swprintf(buf2, L"start %.08x", PartTbl->TableEntries[i].LBAStart);
        swprintf(buf3, L" size %.08x", PartTbl->TableEntries[i].LBASize);
        swprintf(buf4, L"%.2f MB", (double) ((ULONGLONG) PartTbl->TableEntries[i].LBASize * 512) / 1048576);


        if (g_iCurrentPart == i /*&& PartTbl->TableEntries[i].Flags*/)
        {
            DrawRect(48, (float) (20 * g_ypos + offset - 4), 596, (float) (20 * g_ypos + offset + 20), 0xa0404040, 0xa0000000);
            DisplayTableText(buf1, 50, 20 * g_ypos + offset, (PartTbl->TableEntries[i].Flags & PE_PARTFLAGS_IN_USE) ? 4 : 8);
            DisplayTableText(buf2, 84, 20 * g_ypos + offset, (PartTbl->TableEntries[i].Flags & PE_PARTFLAGS_IN_USE) ? (g_iMovePart ? 0 : 4) : (g_iMovePart ? 0 : 8));
            DisplayTableText(buf3, 258, 20 * g_ypos + offset, (PartTbl->TableEntries[i].Flags & PE_PARTFLAGS_IN_USE) ? (g_iMovePart ? 4 : 0) : (g_iMovePart ? 8 : 0));
            DisplayTableText(buf4, 592, 20 * g_ypos++ + offset, (PartTbl->TableEntries[i].Flags & PE_PARTFLAGS_IN_USE) ? 4 : 8, XFONT_RIGHT);
        }
        else
        {
            DisplayTableText(buf1, 50, 20 * g_ypos + offset, (PartTbl->TableEntries[i].Flags & PE_PARTFLAGS_IN_USE) ? 2 : 7);
            DisplayTableText(buf2, 84, 20 * g_ypos + offset, (PartTbl->TableEntries[i].Flags & PE_PARTFLAGS_IN_USE) ? 2 : 7);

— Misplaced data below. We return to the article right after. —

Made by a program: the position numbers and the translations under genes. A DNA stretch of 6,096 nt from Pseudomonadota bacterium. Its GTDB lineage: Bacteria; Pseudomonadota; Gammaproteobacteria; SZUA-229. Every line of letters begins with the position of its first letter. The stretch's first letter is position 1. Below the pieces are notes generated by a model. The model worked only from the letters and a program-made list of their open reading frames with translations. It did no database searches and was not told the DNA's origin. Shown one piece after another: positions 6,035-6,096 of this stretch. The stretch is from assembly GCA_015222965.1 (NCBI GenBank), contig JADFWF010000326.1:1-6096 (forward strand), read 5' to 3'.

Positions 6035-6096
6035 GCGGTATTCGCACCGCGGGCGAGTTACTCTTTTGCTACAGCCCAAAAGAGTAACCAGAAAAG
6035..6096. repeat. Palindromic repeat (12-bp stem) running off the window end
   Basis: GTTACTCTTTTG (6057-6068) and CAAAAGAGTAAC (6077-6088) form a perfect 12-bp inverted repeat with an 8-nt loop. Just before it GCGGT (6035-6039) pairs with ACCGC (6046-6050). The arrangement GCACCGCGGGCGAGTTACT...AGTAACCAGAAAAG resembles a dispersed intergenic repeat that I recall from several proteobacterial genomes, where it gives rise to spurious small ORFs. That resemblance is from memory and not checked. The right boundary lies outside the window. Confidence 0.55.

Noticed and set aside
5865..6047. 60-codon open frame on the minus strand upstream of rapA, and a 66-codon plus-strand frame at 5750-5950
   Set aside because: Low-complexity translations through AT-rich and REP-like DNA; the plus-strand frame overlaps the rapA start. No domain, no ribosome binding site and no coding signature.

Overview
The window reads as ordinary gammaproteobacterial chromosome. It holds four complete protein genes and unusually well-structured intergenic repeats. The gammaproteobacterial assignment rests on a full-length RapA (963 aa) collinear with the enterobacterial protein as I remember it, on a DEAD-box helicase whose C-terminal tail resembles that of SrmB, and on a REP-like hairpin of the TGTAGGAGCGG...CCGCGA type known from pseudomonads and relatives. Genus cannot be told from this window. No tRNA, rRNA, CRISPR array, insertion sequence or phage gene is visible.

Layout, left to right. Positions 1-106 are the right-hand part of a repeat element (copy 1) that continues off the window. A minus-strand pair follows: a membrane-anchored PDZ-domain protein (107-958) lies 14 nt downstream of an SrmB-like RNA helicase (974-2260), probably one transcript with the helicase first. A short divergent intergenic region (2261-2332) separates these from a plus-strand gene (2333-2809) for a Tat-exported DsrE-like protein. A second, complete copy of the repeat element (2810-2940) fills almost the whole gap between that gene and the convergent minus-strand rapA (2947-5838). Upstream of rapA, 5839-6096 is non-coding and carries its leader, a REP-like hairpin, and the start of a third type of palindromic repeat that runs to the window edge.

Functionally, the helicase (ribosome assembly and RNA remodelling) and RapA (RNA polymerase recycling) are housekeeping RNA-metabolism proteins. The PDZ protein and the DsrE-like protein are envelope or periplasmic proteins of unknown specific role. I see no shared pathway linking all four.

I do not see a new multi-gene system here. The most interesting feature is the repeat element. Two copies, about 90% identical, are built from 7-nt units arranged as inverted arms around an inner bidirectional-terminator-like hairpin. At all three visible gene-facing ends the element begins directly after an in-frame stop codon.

DisplayTableText(buf3, 258, 20 * g_ypos + offset, (PartTbl->TableEntries[i].Flags & PE_PARTFLAGS_IN_USE) ? 2 : 7);
            DisplayTableText(buf4, 592, 20 * g_ypos++ + offset, (PartTbl->TableEntries[i].Flags & PE_PARTFLAGS_IN_USE) ? 2 : 7, XFONT_RIGHT);
        }
    }

    g_ypos += 2;

    offset = 13;


    for (; i < 14; i++)
    {
        swprintf(buf1, L"%d", i+1);
        swprintf(buf2, L"start %.08x", PartTbl->TableEntries[i].LBAStart);
        swprintf(buf3, L" size %.08x", PartTbl->TableEntries[i].LBASize);
        swprintf(buf4, L"%.2f GB", (double) ((ULONGLONG) PartTbl->TableEntries[i].LBASize * 512) / 1073741824);
        cluster_size = get_clustersize(partition_str[i]);
                        if (cluster_size !=0)
                        {
                            swprintf(buf5, L"%dK", cluster_size);
                        }
                        else
                        {
                            swprintf(buf5, L"");
                        }

        if (g_iCurrentPart == i /*&& PartTbl->TableEntries[i].Flags*/)
        {
            DrawRect(48, (float) (20 * g_ypos + offset - 4), 596, (float) (20 * g_ypos + offset + 20), 0xa0404040, 0xa0000000);
            DisplayTableText(buf1, 50, 20 * g_ypos + offset, (PartTbl->TableEntries[i].Flags & PE_PARTFLAGS_IN_USE) ? 4 : 8);
            DisplayTableText(buf2, 84, 20 * g_ypos + offset, (PartTbl->TableEntries[i].Flags & PE_PARTFLAGS_IN_USE) ? (g_iMovePart ? 0 : 4) : (g_iMovePart ? 0 : 8));